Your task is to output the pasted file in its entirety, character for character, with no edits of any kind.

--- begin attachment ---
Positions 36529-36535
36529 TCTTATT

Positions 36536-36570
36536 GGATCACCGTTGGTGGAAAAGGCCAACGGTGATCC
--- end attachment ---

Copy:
Positions 36529-36535
36529 TCTTATT

Positions 36536-36570
36536 GGATCACCGTTGGTGGAAAAGGCCAACGGTGATCC